Are the weights and coding of Ventile® fabric a mystery to you? Is L34, L19 or L24 best for your garment use? Why doesn't Hilltrek use L28? In this article, we'll try to throw some light on these questions.
Ventile® fabric is available in a wide range of fabric weights and specifications. Although most fabric types have the same technical performance so far as water repellency, hydrostatic head and water vapour permeability are concerned, the fabrics vary significantly in weight, where heavier fabrics have thicker threads and therefore better tear and breaking strengths.
The different specifications are given codes, all beginning with the letter 'L' and then two numbers - we use L24, L19 and L34 across our garments. Confusingly, the numbers have no relationship to the fabric weight or specification, so while L19 is heavier than L24, L28 is heavier still.
L24 - the optimum combination of strength and performance
Most of our garments are available in L24. L24 has the optimum specification for technical clothing in terms of weight and toughness, it has the greatest selection of colours and also the lowest price per metre, yielding the best value for our customers.
L19 - tough garments for the most extreme conditions
Some garments are available in the heavier L19 fabric, such as the Liathach Cotton Analogy and Cruachan Double Ventile Smock. However, while the heavier fabric has better tear and breaking strength, the downside is that it will inevitably be less flexible, which may compormise the hang of the garment and impact on the type of use.
While this is an accceptable tradeoff for garments where the wearer is not that active, we don't use L19 for trousers and other garments where maximum flexibility is vital. Weight is another consideration - an L19 garment is approximately 18% heavier than the same item made in L24.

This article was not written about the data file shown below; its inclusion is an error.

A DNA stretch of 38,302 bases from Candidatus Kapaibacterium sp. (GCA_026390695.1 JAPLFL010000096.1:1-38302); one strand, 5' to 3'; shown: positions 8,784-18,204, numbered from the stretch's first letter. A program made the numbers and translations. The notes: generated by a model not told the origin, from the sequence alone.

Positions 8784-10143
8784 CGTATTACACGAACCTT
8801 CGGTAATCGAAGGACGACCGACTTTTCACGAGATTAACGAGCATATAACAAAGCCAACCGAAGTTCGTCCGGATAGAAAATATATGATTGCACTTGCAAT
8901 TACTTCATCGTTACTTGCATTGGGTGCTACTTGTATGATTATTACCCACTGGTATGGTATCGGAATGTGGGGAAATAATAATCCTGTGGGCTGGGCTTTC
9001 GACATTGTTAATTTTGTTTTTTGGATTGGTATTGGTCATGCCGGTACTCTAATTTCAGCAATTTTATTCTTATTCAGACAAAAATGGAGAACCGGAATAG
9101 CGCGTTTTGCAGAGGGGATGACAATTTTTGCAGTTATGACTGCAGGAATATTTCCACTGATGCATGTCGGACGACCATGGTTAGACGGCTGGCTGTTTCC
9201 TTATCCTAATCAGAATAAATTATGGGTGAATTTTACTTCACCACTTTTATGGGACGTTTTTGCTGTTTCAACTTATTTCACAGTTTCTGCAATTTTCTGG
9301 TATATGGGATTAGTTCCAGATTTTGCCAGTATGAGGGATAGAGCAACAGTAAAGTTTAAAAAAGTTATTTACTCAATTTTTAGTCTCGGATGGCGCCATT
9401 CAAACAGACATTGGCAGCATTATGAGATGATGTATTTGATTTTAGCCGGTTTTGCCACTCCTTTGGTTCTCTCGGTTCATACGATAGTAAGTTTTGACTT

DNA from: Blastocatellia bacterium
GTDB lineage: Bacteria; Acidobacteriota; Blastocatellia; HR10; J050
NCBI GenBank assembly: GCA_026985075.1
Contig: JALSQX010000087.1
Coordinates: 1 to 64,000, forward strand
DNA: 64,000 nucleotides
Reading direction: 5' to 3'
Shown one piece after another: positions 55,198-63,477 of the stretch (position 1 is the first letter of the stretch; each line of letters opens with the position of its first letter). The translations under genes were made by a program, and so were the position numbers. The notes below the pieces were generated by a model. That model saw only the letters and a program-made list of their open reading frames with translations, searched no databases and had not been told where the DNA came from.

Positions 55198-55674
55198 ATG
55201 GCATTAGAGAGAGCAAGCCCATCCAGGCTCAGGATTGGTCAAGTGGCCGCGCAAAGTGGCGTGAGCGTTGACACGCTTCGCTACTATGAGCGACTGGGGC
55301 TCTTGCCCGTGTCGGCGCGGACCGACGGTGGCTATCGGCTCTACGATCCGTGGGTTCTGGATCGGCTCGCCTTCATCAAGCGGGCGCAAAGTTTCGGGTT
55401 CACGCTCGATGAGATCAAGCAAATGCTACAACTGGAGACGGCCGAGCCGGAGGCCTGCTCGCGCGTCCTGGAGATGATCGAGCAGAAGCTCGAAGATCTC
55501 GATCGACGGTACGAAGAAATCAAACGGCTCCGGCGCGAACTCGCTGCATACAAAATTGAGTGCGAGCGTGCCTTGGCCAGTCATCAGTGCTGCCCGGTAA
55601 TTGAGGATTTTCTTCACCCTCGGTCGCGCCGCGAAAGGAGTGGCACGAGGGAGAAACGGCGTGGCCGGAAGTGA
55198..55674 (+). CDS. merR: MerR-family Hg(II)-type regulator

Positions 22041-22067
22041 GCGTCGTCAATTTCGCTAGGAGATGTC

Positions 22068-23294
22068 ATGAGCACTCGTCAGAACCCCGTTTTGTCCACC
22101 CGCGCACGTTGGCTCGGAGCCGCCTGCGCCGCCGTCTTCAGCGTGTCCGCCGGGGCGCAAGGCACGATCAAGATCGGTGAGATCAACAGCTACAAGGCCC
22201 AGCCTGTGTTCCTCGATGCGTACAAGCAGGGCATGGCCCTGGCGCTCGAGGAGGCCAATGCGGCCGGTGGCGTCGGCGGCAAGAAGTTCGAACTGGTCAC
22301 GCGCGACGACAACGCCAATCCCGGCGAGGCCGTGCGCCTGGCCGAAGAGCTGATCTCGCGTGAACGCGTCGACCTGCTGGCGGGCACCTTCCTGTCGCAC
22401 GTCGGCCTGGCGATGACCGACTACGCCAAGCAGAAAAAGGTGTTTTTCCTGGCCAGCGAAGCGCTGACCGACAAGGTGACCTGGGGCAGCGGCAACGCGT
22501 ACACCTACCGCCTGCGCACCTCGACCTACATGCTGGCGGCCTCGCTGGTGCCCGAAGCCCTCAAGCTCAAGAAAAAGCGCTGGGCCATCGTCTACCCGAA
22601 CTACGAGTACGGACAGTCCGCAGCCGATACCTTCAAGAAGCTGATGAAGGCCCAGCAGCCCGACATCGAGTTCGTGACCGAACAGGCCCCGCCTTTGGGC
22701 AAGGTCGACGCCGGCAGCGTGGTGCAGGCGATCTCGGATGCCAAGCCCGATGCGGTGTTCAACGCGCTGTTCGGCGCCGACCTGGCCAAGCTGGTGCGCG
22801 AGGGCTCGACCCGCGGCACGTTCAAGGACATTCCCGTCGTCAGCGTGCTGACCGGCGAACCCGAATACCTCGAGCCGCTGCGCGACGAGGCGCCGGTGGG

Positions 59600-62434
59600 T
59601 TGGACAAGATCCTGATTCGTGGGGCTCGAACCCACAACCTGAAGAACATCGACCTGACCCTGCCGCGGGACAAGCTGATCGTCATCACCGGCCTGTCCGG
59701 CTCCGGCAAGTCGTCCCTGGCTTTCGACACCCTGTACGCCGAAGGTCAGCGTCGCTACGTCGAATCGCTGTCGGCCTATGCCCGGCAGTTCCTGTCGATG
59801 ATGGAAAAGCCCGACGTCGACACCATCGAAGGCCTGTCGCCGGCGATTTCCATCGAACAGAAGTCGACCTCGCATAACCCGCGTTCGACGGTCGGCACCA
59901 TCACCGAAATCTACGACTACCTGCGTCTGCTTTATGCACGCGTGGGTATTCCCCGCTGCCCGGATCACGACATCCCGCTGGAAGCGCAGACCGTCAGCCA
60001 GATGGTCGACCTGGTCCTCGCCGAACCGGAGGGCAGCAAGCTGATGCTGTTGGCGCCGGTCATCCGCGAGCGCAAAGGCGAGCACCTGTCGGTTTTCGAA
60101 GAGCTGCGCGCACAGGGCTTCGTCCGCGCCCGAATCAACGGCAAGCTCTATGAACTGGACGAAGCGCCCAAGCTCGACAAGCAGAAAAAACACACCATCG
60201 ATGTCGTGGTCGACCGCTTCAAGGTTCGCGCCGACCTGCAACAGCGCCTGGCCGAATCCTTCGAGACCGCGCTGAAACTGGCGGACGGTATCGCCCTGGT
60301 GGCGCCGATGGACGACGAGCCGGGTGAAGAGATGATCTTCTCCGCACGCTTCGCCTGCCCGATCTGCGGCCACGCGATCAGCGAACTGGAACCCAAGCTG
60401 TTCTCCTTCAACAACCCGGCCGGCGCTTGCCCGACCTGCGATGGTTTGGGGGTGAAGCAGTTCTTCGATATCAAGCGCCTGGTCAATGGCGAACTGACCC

L34 - for lightweight, flexible comfort
For lighter weight garments where flexibility is more important than extreme toughness, we use L34 fabric. L34 is lighter in weight and more supple than L24 and has the same performance in terms of waterproofness and breathability. Our shirts, and windproof garments such as our Greenspot Single Ventile Jacket, are made from L34.
Why don't we use L28?
L28 is tougher than the other Ventile® fabrics - so why don't we use it in our standard garments? The main reason comes down to weight - our Cruachan Double Ventile Smock in L28 would weigh over two kilos, 50% heavier than in L24, which would be unacceptable for most users. Further, although L28 has marginally better breathability and waterproofness (hydrostatic head) than L24, it is a stiff fabric, not ideal for our technical clothing in our opinion, and it is more expensive.
Why don't we use L24 Organic?
Most Ventile® fabrics have the same technical performance so far as water repellency, hydrostatic head and water vapour permeability are concerned. However, there is one significant exception, the L24 Organic, which offers significantly poorer waterproof performance. This variant does not meet our specifications for technical garments where weather performance is all important, and so we don't offer it as an option in our standard range.
Rough guide to converting Ventile® garment weights.
We are often asked what the weight of a standard Hilltrek garment would be in another Ventile fabric, so we have compiled a table to assist. This is a rough guide only: fabric weights are only specified to within 5%, and zips, cords, fasteners etc. are not taken into account.
L24 to L34 decrease by 18%
L24 to L19 increase by 18%
L34 to L24 increase by 21%
L34 to L19 increase by 42%
For example a medium Cruachan DV Smock weighs approx 1.4 kg in L24 therefore in L19 it weighs 18% more i.e. 1.65 kg.
For Cotton Analogy the conversion is not so straight forward because only the outer garment is made of Ventile®. As a very rough guide apply the conversion to 50% of the garment weight.
If this article has whetted your apetite for more information about Ventile®, here are the detailed Ventile Fabric specifications. Happy reading!